Cover: What If Progress Meant Well-Being for All?

What If Progress Meant Well-Being for All?

U.S. Innovators Use Global Insights to Shift the Narrative and Surface Opportunities Ahead

Published in: Metropolitan Group website (2021)

Posted on Sep 1, 2021

by Anita Chandra, Fernanda Salazar Mejía, Jennifer Messenger

This exploratory report documents preliminary information about how narratives are playing a role in helping decisionmakers broaden their definition of progress to center on well-being. Its purpose is to spark conversation and research on the role narratives play in shaping definitions of progress. Narratives, collections of stories and experiences gathered over time, shape the way we make sense of the world and strongly influence our mindsets and actions. One of the most persistent narratives in the United States and other countries is that progress is defined solely by economic growth, a narrow view that can drive short-sighted decisions. Those decisions can exacerbate inequities and when other dimensions of human and community welfare are missed, accelerate threats to human and environmental health.

What if, instead, our narrative were that well-being—physical, emotional, social, financial, planetary, with a strong core in racial justice—was the ultimate goal and the definition of progress? Our shared idea of "the way things are" would fundamentally change, transforming people's mindsets and leading to actions, policies and funding that prioritize flourishing, equity and connection.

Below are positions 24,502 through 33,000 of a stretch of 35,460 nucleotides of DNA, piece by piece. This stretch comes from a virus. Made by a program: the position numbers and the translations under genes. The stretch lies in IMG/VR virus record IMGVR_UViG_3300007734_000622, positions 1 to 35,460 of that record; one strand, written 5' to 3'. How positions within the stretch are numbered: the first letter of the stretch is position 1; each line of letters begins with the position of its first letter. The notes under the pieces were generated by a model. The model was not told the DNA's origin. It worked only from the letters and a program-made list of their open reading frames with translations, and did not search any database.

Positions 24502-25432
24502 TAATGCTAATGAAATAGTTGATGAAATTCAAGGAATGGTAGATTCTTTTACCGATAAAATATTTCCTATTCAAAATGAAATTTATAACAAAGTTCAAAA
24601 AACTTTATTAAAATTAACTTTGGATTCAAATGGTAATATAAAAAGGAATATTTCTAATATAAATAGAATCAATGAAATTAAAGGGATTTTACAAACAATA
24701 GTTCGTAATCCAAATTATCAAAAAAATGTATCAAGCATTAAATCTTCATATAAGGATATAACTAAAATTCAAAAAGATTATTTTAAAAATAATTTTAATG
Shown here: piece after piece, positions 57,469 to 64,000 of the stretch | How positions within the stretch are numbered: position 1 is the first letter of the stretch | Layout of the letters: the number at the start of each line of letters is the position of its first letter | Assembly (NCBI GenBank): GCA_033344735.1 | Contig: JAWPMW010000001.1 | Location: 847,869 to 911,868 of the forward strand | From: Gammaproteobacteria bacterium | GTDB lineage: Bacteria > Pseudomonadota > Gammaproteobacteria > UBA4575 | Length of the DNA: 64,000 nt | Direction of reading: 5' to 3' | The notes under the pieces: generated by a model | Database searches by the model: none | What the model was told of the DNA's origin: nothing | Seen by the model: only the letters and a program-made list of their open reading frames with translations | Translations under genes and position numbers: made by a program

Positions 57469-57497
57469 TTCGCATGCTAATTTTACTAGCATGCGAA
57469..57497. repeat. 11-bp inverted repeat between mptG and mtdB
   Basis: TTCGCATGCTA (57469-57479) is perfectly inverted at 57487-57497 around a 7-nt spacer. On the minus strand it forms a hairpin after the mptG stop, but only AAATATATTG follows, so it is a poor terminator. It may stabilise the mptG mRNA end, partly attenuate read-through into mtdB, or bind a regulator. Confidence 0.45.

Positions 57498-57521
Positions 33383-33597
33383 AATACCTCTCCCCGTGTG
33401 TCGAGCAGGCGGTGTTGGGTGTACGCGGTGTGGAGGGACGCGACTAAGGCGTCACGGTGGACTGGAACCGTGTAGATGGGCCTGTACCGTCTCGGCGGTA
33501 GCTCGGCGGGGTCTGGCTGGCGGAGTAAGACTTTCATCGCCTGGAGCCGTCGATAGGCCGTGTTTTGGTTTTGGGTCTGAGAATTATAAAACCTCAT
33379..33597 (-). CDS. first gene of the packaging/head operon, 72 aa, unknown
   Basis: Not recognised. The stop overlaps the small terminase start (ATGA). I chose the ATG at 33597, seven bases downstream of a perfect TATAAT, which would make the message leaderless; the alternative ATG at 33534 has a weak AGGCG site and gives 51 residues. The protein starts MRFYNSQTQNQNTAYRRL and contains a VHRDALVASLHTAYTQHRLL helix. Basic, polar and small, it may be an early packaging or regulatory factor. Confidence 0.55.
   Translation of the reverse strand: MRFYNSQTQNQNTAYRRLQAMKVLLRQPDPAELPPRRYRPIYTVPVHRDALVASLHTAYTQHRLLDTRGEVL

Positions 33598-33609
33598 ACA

This exploratory report documents information about global narratives and progress with six innovators in the United States. The connectors applied the global insights in their own work, leading to a provocative set of ideas and opportunities that can inspire and inform the work of that will be of interest to anyone interested in telling a new story about progress, equity and well-being: nonprofits and movements, governments, funders and impact investors, researchers, economists, storytellers and more.

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This report is part of the RAND external publication series. Many RAND studies are published in peer-reviewed scholarly journals, as chapters in commercial books, or as documents published by other organizations.

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